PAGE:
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YES VII: “Stochastic Optimization and Online Learning”
Mar 26, 2014  Mar 28, 2014
Summary
Stochastic optimization embodies a collection of methodologies and theory that aim at devising optimal solutions to countless realworld inference problems, particularly when these involve uncertain and missing data. At the heart of stochastic optimization is the idea that many deterministic optimization problems can be addressed in a more powerful and convenient way by introducing intrinsic randomness in the optimization algorithms. Furthermore, this generalization gives rise to a set of techniques that are well suited for settings involving uncertain, incomplete, or missing data. Online (machine) learning is concerned with learning and prediction in a sequential and online fashion. In many settings the goal of online learning is the optimal prediction of a sequence of instances, possibly given a sequence of sideinformation. For example, the instances might correspond to the daily value of a financial asset or the daily meteorological conditions, and one wants to predict tomorrow’s value of the asset or weather conditions. Interestingly, it is possible to devise very powerful online learning algorithms able to cope with adversarial settings, meaning that powerful adversary can generate a sequence of instances that attempts to “break” the algorithms strategy. However, one can show that these algorithms must necessarily incorporate a randomization of the predictions, and can be often casted as stochastic optimization algorithms. One of the goals of this workshop is to make such connections between online learning and stochastic optimization more transparent.
Particularly important in the present workshop is the quantification of the performance of a given online stochastic optimization/online learning procedure. This challenging question requires several ingredients to be answered adequately; in particular one needs to develop a proper optimality framework. Here parallels with modern statistical theory emerge, as notions such as consistency, convergence rates and minimax bounds, common in statistical theory, all have parallels in stochastic optimization and online learning. Therefore there is plenty of room for crossfertilization between all these fields, which is the main motivation for this workshop.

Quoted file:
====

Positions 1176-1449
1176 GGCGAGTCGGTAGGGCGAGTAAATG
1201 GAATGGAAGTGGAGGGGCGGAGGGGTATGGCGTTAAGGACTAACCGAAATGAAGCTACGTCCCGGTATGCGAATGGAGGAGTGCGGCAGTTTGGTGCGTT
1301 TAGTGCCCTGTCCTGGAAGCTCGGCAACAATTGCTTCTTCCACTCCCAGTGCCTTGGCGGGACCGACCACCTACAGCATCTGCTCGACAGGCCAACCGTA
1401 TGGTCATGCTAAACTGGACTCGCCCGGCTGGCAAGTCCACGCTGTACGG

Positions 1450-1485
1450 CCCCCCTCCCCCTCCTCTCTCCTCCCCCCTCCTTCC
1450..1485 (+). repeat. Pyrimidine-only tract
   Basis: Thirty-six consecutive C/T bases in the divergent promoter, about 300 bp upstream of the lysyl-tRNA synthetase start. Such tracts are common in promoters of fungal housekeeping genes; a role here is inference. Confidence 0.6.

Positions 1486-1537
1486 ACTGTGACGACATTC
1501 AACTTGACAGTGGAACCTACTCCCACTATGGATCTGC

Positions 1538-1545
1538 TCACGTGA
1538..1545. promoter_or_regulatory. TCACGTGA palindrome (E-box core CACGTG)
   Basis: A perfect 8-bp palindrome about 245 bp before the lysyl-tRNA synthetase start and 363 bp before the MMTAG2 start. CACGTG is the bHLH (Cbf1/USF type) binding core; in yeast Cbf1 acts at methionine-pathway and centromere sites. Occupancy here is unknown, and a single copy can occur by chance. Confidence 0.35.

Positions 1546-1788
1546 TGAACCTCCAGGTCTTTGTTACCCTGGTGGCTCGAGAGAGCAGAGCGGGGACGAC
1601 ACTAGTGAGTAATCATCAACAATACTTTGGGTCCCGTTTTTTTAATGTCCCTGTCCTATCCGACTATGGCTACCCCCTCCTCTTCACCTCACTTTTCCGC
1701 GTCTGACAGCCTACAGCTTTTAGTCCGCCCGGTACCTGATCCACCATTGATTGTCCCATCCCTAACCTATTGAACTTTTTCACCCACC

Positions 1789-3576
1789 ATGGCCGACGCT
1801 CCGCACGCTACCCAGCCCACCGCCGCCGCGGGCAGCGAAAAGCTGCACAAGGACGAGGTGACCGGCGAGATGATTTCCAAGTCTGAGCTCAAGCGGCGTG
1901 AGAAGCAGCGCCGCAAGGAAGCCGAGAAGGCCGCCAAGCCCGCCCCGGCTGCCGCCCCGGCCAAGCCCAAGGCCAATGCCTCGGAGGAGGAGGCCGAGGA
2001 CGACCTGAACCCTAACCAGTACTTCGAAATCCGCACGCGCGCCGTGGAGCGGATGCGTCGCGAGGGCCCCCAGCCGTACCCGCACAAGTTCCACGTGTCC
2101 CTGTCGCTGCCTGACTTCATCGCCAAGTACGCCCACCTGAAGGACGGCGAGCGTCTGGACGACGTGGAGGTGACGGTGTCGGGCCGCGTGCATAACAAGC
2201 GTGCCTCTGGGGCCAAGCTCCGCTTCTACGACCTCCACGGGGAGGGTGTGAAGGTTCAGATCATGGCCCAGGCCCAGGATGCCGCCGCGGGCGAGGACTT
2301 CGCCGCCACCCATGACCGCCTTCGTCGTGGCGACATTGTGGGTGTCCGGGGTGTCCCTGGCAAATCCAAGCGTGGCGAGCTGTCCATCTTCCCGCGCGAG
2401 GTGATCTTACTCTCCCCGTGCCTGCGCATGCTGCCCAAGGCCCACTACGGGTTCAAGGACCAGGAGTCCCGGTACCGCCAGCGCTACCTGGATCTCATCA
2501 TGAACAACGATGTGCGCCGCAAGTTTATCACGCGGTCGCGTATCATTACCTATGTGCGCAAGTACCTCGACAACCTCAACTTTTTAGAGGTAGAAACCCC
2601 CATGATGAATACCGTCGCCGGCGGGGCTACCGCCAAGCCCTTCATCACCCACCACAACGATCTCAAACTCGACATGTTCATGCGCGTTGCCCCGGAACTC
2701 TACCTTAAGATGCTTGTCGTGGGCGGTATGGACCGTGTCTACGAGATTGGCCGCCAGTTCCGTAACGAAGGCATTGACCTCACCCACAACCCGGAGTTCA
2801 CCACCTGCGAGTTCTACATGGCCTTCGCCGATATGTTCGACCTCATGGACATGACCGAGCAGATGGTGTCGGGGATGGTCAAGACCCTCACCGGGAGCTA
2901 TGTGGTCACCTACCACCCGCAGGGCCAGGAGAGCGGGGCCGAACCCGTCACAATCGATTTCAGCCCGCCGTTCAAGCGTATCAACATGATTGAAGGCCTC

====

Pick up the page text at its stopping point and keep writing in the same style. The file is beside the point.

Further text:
The aim of the workshop “Stochastic Optimization and Online Learning” is to introduce these broad fields to young researchers, in particular Ph.D. students, postdoctoral fellows and junior researchers, who are interested and eager to tackle new challenges in the fields of stochastic optimization and online learning.
Sponsors
Organizers
Rui Castro  TU Eindhoven 
Eduard Belitser  VU Amsterdam 
Tutorial Speakers
Nicolò CesaBianchi  Università degli Studi de Milano 
Francis Bach  INRIA – Laboratoire d’Informatique de l’Ecole Normale Superieure, Paris 
Anatoli Juditsky  Laboratoire Jean Kuntzmann, Université Joseph Fourier, Grenoble 
Programme



Abstracts
Francis Bach
Beyond stochastic gradient descent for largescale machine learning
Many machine learning and signal processing problems are traditionally cast as convex optimization problems. A common difficulty in solving these problems is the size of the data, where there are many observations (“large n”) and each of these is large (“large p”). In this setting, online algorithms such as stochastic gradient descent which pass over the data only once, are usually preferred over batch algorithms, which require multiple passes over the data. Given n observations/iterations, the optimal convergence rates of these algorithms are O(1/\sqrt{n}) for general convex functions and reaches O(1/n) for stronglyconvex functions.
In this tutorial, I will first present the classical results in stochastic approximation and relate them to classical optimization and statistics results. I will then show how the smoothness of loss functions may be used to design novel algorithms with improved behavior, both in theory and practice: in the ideal infinitedata setting, an efficient novel Newtonbased stochastic approximation algorithm leads to a convergence rate of O(1/n) without strong convexity assumptions, while in the practical finitedata setting, an appropriate combination of batch and online algorithms leads to unexpected behaviors, such as a linear convergence rate for strongly convex problems, with an iteration cost similar to stochastic gradient descent. (joint work with Nicolas Le Roux, Eric Moulines and Mark Schmidt)
Anatoli Juditsky
Deterministic and stochastic first order algorithms of largescale convex optimization
Syllabus:
1. First Order Methods of proximal type Nonsmooth Black Box setting: deterministic and stochastic Mirror Descent algorithm (MD). ConvexConcave Saddle Point problems via MD.
2. Utilizing problem’s structure: Mirror Prox algorithm (MP). Smooth/Bilinear Saddle Point reformulations of convex problems: calculus and examples. The Mirror Prox algorithm. Favorable geometry domains and good proximal setups.
3. Conditional Gradient type First Order Methods for problems with difficult geometry: Convex problems with difficult geometry. Smooth minimization, normregularized smooth minimization. Nonsmooth minimization.